3 March 2016
Book examines the forces shaping social policy
A new book aims to educate social work students on how policy is influenced, examining political ideologies and media framing, because they will be working with people on the frontline of these decisions.
Social Policy for Social Work and Human Services in Aotearoa New Zealand is co-edited by Associate Professor Jane Maidment from the University of Canterbury’s Department of Human Services and Social Work and Associate Professor Liz Beddoe from the University of Auckland’s Faculty of Education and Social Work.
8 December 2015
First book to consider the life and work of Olivia Spencer Bower
“I paint for myself. That’s the only way. For when you paint to please it’s not the honest thing and inhibits the chances of discovery.”
These are the words of renowned Canterbury artist Olivia Spencer Bower. This thought would lead her to establish the Olivia Spencer Bower Foundation Art Award – an award for emerging artists that gives them freedom to create. Through this award, a younger generation has come to know Spencer Bower’s name, but until now much has remained unknown about the artist and her work.
This week, Canterbury University Press will release Olivia Spencer Bower: Making Her Own Discoveries by art historian Julie King – the first ever book about the well-loved artist.
15 December 2015
Book encourages culturally responsive educational practices
A new book by leading educators and researchers in Aotearoa New Zealand, Australia and Canada boldly encourages culturally responsive educational practices.
Sociocultural Realities: Exploring new horizons scrutinises ethnic and cultural considerations in the hope of helping beginning and experienced teachers, special education advisors, psychologists, university lecturers, education professionals (from early childhood through to tertiary), and families.
20 November 2015
UC academic publishes new complete history of Tonga
Tonga's most comprehensive history now includes chapters covering the last decade's shaky transition towards democracy, bringing the island kingdom's story up to date.
Canterbury University Press (CUP) has published the third edition of Dr Ian Campbell's Island Kingdom: Tonga Ancient and Modern. This book has been Tonga's only comprehensive history since it was first published in 1992.
18 August 2015
Life of Canterbury cricket's founding fathers revealed
The lives of the Brittan brothers and their contribution during the settlement of Canterbury are explored in a new book published by Canterbury University Press.
Cricketing Colonists: The Brittan brothers in early Canterbury, written by historian Dr Geoffrey Rice with assistance from former teacher Frances Ryman, investigates the substantial contribution that the Brittan brothers — Joseph and William — made to the Canterbury province as politicians and as pioneer farmers.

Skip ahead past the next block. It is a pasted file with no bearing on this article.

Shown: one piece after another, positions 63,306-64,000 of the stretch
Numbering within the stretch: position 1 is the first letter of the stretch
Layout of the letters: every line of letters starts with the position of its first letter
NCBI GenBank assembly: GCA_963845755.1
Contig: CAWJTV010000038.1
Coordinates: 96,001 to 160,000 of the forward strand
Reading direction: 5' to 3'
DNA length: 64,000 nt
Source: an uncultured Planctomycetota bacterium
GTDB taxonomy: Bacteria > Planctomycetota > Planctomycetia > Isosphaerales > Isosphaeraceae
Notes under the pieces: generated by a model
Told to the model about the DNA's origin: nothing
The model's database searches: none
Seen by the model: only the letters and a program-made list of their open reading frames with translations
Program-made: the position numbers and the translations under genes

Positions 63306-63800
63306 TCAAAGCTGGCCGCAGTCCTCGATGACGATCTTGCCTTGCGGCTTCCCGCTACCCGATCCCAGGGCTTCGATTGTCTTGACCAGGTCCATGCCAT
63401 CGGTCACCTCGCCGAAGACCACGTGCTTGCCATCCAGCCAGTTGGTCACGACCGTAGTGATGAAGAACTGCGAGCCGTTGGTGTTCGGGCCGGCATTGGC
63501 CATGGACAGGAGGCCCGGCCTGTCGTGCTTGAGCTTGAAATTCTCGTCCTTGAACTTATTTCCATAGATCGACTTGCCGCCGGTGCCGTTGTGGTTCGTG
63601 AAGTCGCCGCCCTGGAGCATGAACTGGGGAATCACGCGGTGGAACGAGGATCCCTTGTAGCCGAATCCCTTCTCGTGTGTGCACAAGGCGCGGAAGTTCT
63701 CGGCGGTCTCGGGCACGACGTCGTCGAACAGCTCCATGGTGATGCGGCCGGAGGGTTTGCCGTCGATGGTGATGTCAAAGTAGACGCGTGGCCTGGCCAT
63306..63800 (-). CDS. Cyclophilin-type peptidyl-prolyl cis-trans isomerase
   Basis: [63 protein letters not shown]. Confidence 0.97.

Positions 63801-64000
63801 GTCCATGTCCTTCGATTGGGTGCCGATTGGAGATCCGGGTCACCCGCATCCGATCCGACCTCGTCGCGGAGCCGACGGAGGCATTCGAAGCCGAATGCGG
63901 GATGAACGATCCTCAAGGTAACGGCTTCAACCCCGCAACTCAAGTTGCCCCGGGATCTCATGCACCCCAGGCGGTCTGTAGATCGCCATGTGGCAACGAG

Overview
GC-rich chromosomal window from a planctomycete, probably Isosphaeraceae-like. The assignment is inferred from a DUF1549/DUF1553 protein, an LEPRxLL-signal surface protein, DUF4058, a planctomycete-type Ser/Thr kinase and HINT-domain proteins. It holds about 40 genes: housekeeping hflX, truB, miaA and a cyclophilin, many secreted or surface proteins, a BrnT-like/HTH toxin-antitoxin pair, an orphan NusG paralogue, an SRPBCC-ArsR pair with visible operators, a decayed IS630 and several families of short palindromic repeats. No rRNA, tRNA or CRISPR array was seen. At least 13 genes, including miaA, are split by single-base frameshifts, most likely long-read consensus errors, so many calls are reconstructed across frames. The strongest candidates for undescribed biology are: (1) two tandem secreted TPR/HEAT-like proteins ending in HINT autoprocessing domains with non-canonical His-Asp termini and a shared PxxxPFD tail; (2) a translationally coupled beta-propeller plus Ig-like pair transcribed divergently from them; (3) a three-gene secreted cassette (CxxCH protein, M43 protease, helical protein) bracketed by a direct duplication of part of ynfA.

8 June 2015
Fish Stories reel in the reader
The latest collection of poetry from Mary Cresswell has been published by Canterbury University Press.
In this collection, Cresswell is at her imaginative best as she builds on her experiments with ghazal, a traditional form of Middle Eastern and Indian lyric poetry.
30 March 2015
Celebrating 50 years of astronomy
A celebration of half a century of optical astronomy at New Zealand’s premier astronomical research facility is the focus of a new book published by Canterbury University Press (CUP) this month.
Mt John — The First 50 Years: A celebration of half a century of optical astronomy at the University of Canterbury looks at the history of one of the most beautiful astronomical observatories in the world, Mt John University Observatory at Tekapo.
26 March 2015
New collection from prize-winning poet Frankie McMillan
Christchurch poet Frankie McMillan has released her latest collection of poetry with Canterbury University Press.
There are no horses in heaven ushers in a range of colourful characters, presenting a world which is at times dreamlike and faux-naïf.
Humorous and daring, the work nevertheless addresses the concerns of us all: what it is to be human. Here, the strange oddities of human nature and our relationship to the animal world are explored with deft tenderness.
Frankie recently won two awards at the 2015 National Flash Fiction Day competition - first prize for her The House on Riselaw Street and third prize for her A Field Guide for Lost Girls, both feature in There are no horses in heaven.
26 February 2015
History of adult education movement revealed
A book celebrating 100 years of the iconic Canterbury Workers’ Educational Association (CWEA) has been released by Canterbury University Press.
Since the CWEA was formed in Christchurch in 1915, with the aim of providing university-level education to working men and women, it has enriched, and at times even transformed, the lives of thousands of everyday Cantabrians.
19 December 2014
New Zealand plants covered
A new book on how to make the best use of New Zealand native ground cover plants in gardens of all sizes has been published by Canterbury University Press (CUP).
New Zealand Native Ground Cover Plants: A practical guide for gardeners and landscapers, is aimed at helping gardeners and landscaping professionals to select and care for native ground cover plants in order to create low-maintenance and sustainable gardens.
8 December 2014
History of local gem
The history of one of the world’s most sought after grasses is unfurled in a new book that has been published by Canterbury University Press (CUP) this month.
Akaroa Cocksfoot: King of grasses, written by historical geographer Vaughan Wood, explores the reason why the plant is so special, its history and why the grass has made a global impact.